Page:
Pacifica is refusing to reinstate the Morning Show, despite $60K in pledges

Pacifica executive director Arlene Engelhardt says she won’t reinstate KPFA’s Morning Show, despite being offered $60,000 in pledges from listeners to pay for it, according to this report, which aired on the Pacifica Evening News.
Play here: Pacifica Evening News Jan 21, 2011

A delegation of SaveKPFA members, including KPFA board chair Margy Wilkinson, board member Pamela Drake, and listener-activist Ying Lee, met on January 20 with KPFA’s new general manager Amit Pendyal and interim program director Carrie Core.

“We told them we’d received $60,000 in pledges to restore the Morning Show from very enthusiastic listeners, and that KPFA and Pacifica could avoid costly arbitrations and more lost revenue by bringing the show back,” said Wilkinson. The group also presented a few hundred of the most recent letters from listeners (out of thousands that have been sent to Pacifica since November), as well as copies of letters signed by elected officials and educators.

For instance, Robert Mason wrote: “Please listen to those who have fought to keep the Morning Show and solid, independent, quality news programming on KPFA. Anyone familiar with the situation recognizes that this is not primarily about money, but politics.”

“Please, take our pledges, make good use of them and return the Morning Show to KPFA — demonstrate good faith along with some justice and restore peace,” wrote listener Anne Wayman. “Do what is right,” urged Jonel Larson. “The listening and contributing community has clearly expressed itself. Don’t let a misguided faction rule our station.”

The SaveKPFA delegation also expressed concern about the plummeting listener statistics, which indicate that KPFA’s listeners are tuning out the new programming. (See this graph comparing listener patterns for the Morning Show and the new 8 AM hour.)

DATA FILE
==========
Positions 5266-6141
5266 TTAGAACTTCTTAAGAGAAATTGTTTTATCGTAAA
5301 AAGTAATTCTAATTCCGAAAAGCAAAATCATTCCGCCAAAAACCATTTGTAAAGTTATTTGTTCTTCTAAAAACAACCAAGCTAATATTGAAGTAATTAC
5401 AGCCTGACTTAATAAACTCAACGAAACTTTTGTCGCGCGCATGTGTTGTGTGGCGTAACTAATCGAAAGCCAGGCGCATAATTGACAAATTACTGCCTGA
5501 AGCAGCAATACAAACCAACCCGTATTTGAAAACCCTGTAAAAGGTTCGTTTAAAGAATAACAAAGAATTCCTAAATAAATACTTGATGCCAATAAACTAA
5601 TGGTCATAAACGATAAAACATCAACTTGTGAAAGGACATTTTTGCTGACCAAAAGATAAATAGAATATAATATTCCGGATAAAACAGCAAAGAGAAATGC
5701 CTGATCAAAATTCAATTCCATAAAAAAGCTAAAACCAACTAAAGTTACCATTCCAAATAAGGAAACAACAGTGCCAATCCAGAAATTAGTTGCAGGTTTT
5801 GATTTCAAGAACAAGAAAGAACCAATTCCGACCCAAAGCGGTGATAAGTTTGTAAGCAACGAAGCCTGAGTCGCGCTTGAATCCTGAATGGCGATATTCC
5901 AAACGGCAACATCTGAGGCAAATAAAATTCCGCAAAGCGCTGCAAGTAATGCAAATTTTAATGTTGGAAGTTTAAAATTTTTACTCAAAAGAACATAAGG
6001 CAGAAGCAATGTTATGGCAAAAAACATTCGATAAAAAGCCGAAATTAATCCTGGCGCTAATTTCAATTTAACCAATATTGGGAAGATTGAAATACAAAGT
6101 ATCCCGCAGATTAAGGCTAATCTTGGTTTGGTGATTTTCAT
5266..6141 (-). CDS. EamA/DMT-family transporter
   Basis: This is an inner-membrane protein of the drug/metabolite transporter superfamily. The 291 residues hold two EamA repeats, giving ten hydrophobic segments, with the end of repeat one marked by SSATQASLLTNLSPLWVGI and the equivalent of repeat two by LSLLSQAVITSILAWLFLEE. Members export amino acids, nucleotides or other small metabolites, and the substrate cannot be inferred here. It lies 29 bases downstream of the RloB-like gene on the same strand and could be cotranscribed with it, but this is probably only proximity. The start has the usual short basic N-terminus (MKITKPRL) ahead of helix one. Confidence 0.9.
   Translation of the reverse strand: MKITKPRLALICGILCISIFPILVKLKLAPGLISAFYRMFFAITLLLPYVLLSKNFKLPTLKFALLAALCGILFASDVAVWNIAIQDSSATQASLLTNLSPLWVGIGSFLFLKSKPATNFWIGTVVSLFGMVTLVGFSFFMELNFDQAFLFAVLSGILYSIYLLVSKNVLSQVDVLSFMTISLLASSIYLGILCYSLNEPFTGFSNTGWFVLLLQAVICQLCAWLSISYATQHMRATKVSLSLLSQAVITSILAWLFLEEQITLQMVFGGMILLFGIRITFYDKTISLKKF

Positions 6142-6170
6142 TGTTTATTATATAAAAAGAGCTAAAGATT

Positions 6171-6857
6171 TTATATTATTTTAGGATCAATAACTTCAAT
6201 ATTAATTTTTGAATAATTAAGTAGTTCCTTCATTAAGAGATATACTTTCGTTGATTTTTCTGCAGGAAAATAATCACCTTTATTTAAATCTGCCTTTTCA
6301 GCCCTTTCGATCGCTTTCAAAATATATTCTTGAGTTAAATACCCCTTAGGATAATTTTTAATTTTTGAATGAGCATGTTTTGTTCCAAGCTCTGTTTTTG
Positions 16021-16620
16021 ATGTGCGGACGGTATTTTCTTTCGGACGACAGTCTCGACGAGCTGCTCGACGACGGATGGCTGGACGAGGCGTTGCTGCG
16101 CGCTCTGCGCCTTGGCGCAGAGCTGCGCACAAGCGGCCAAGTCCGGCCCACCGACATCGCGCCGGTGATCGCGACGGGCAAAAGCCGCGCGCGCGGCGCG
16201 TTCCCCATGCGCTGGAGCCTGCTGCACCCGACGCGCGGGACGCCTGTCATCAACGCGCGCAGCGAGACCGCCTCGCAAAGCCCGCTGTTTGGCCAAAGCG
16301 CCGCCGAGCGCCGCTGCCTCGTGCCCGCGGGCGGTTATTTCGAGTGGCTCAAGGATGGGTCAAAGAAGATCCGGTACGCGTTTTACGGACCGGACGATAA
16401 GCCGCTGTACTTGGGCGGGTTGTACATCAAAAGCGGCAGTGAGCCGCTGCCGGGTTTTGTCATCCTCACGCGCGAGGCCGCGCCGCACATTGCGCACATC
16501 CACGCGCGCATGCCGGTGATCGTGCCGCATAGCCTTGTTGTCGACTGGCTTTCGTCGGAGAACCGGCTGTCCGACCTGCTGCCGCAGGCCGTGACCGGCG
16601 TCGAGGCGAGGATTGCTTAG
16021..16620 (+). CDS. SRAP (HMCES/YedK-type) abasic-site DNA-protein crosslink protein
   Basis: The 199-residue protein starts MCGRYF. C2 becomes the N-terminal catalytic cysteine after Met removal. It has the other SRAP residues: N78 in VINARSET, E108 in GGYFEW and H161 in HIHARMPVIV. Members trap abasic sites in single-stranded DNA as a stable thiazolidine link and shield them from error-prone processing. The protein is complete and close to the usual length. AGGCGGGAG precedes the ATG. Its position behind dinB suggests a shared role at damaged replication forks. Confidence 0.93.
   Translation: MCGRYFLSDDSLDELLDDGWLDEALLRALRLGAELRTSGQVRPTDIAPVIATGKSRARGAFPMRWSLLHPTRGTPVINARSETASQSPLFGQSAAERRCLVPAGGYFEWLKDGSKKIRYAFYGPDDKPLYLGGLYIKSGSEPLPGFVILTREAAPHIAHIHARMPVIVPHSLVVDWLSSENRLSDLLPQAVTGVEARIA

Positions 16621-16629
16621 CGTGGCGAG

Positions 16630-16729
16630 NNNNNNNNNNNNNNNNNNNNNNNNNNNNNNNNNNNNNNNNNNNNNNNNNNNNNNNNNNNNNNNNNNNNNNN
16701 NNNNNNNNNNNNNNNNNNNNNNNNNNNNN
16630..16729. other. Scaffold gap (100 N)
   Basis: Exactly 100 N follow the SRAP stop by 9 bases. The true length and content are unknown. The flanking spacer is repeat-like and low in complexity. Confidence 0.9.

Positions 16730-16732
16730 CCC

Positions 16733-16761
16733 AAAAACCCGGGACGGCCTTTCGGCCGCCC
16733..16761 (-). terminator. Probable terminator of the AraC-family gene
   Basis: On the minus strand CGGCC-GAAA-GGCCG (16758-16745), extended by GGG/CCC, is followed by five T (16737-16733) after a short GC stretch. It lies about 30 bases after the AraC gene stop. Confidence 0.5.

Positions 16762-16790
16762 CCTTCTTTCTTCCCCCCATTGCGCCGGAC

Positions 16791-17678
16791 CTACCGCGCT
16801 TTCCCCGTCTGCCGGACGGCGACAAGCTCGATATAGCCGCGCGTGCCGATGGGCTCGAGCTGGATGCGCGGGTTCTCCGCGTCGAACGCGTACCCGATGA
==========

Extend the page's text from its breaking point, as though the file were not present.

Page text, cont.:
But Pendyal told SaveKPFA’s delegation that he had no control over the matter and that Engelhart would handle it. “I told him that it was unacceptable,” said Lee. “We had assumed with a new GM there would be local control, but that was obviously not the case.”

Engelhardt claims “other issues” at stake

After meeting with Pendyal, the SaveKPFA delegation went next door to Pacifica’s office to find Engelhardt, who talked with them for only a few minutes.

“We reminded her that she has repeatedly said the layoffs were for ‘economic’ reasons,” reports Drake. “We pointed out that the $60K in pledges would allow KPFA to put the hosts back to work for the rest of the fiscal year.” The group also told Engelhardt they believed the Morning Show would raise significantly more than it cost to produce – as it did in the past – and that would help KPFA’s difficult financial situation.

Drake says Engelhart mentioned “other issues,” and said “they” had attacked people on the air. “I asked, ‘You mean Brian? But he’s been on the air since as an unpaid staffer,'” noted Drake. Engelhardt quickly confirmed that she had no problem with Edwards-Tiekert’s on-air work at the station.